Wednesday, December 22, 2010

Seduced by a viola

I haven't written in this blog for a long time, and there is a reason for it.  I was seduced by a viola.  After many years of playing the violin, I happened to get my hands on a viola, and I fell in love with it.  I have been blogging about it  here.  I'd be happy to have you look at it.  I will show you some photos of my latest obsession.

Tuesday, November 23, 2010

Yellow leaves

THAT time of year thou mayst in me behold
When yellow leaves, or none, or few, do hang
Upon those boughs which shake against the cold,
Bare ruin’d choirs, where late the sweet birds sang.
In me thou see’st the twilight of such day
As after sunset fadeth in the west;
Which by and by black night doth take away,
Death’s second self, that seals up all in rest.
In me thou see’st the glowing of such fire,
That on the ashes of his youth doth lie,
As the death-bed whereon it must expire
Consum’d with that which it was nourish’d by.
  This thou perceiv’st, which makes thy love more strong,
  To love that well which thou must leave ere long.

William Shakespeare, Sonnet LXXIII

Tuesday, November 16, 2010

Violin family

Here are some violins of several sizes and several states of repair. I think that the 1/32 size violin would make a good wall hanging.

3/4, 1/2, 1/4, and 1/32 size violins

1/32 size violin with tea cup

1/32 size violin with apple

1/32, 1/4, 1/2, and 3/4 size violins

Wednesday, November 10, 2010

Violinist seduced by a viola

"I'd like you to take a look at a violin and viola I've got."

The call was from a friend who likes to pick things up at second hand stores, hoping that they might be worth something and that they can repaired readily.

"Sure," I said.  "When can you bring them over?"  I was excited.

I was even more excited when I saw the instruments.  The viola,
especially, was beautiful.  I loved the grain of the wood and the
varnish.  It was relatively light in weight with a gentle curve to the
back, resembling my violin.  I looked it over and could not find any
serious flaws.  It needed new strings and a new bridge, and if I were to
play it, a new tailpiece with four fine tuning screws.

From My friend's viola
From My friend's viola
From My friend's viola
I picked up the viola and played it for about 30 seconds, mainly scales.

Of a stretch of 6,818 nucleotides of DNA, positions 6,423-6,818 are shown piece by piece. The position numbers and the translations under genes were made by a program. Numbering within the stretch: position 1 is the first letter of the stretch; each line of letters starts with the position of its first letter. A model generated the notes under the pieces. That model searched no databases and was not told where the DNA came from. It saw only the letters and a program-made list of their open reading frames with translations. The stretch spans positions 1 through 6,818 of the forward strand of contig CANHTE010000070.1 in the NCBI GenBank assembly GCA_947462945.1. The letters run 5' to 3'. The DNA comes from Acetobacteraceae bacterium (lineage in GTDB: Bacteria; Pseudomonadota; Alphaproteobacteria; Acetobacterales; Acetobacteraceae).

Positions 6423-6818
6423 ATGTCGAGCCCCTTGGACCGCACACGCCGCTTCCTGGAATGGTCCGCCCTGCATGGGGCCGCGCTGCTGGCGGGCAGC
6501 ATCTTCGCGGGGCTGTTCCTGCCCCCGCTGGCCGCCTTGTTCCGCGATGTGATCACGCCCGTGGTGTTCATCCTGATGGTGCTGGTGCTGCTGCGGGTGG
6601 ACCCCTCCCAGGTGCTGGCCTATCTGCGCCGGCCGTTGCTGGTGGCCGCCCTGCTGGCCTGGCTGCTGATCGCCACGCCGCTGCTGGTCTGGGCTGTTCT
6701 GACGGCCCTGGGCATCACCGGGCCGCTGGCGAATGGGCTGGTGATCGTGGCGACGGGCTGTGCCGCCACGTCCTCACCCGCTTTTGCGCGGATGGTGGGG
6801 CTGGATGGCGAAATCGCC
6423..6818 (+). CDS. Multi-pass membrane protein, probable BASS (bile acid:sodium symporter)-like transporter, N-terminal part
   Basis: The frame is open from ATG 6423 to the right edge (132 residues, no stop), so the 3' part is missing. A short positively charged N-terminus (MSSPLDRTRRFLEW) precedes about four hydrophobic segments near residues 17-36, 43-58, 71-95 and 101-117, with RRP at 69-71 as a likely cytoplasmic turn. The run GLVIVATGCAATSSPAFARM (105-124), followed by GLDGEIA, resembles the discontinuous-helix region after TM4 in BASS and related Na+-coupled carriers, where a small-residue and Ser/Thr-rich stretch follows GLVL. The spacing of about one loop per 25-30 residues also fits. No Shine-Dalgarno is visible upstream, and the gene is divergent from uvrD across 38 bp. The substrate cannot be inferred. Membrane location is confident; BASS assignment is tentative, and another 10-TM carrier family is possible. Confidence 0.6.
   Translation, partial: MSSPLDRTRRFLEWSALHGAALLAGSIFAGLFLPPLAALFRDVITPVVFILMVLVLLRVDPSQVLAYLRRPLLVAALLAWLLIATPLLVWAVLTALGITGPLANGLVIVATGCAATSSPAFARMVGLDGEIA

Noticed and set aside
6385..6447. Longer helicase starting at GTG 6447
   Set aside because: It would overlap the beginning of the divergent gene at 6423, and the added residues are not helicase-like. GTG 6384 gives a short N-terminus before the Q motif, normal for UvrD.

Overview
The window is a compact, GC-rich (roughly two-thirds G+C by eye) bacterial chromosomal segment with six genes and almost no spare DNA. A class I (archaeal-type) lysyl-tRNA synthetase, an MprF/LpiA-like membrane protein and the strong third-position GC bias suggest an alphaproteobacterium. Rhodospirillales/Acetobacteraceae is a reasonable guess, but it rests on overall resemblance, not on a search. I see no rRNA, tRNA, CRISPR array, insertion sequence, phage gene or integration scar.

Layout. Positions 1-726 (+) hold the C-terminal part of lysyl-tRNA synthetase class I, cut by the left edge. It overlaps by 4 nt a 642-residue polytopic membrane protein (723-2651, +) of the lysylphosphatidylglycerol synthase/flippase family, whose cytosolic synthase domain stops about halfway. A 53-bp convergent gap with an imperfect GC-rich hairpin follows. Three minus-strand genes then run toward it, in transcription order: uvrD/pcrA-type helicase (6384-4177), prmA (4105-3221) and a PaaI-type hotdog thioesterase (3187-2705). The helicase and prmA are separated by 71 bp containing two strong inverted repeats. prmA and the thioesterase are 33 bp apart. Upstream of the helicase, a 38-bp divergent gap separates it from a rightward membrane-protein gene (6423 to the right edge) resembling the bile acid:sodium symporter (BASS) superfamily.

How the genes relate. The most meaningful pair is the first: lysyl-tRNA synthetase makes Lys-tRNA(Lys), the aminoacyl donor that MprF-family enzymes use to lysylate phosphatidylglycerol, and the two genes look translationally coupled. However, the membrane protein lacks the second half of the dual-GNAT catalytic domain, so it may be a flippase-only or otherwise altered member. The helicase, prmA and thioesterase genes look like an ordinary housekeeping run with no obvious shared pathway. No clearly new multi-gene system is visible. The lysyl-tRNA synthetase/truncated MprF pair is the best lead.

"I want it," I said.

"You can't have it," he responded.

I knew that my luthier should look at both instruments, but I kept them on loan so that
I could play them for a while.  I especially liked the viola.  One
string was nearly worn out, and I broke another one while trying to tune
it.  Even with only two strings, it sounded beautiful to me.  I
spent a lot of time playing it before taking it to the shop.

At the luthier's, I watched with some trepidation while one of the professionals looked at it.
"It was probably made in the 1950s," she said in response to my first question.  I asked her how she could tell.  She explained that the varnish was relatively even throughout, with no evidence of antiquing.  She also said that the light yellow color of the rims was characteristic of violins and violas made at that time.

I watched her run one fingertip along the edges where one piece of
wood was glued to another, feeling for cracks or separations.  Her verdict was very good.  It only needed gluing in one small spot.  I know that even a small glue job should be done by a professional, or the instrument can develop new stresses that may eventually destroy it.  When I knew that the viola was in almost perfect health, I was thrilled.  I had her write down the cost of the repairs and replacement parts and told her to keep the instrument on hold until I consulted with my friend about the cost.  I also asked her the rental cost for a reasonably good beginner viola, and I was pleasantly surprised by her response.  I called my friend about having his viola repaired.  He gave the go-ahead, and the viola was on its way.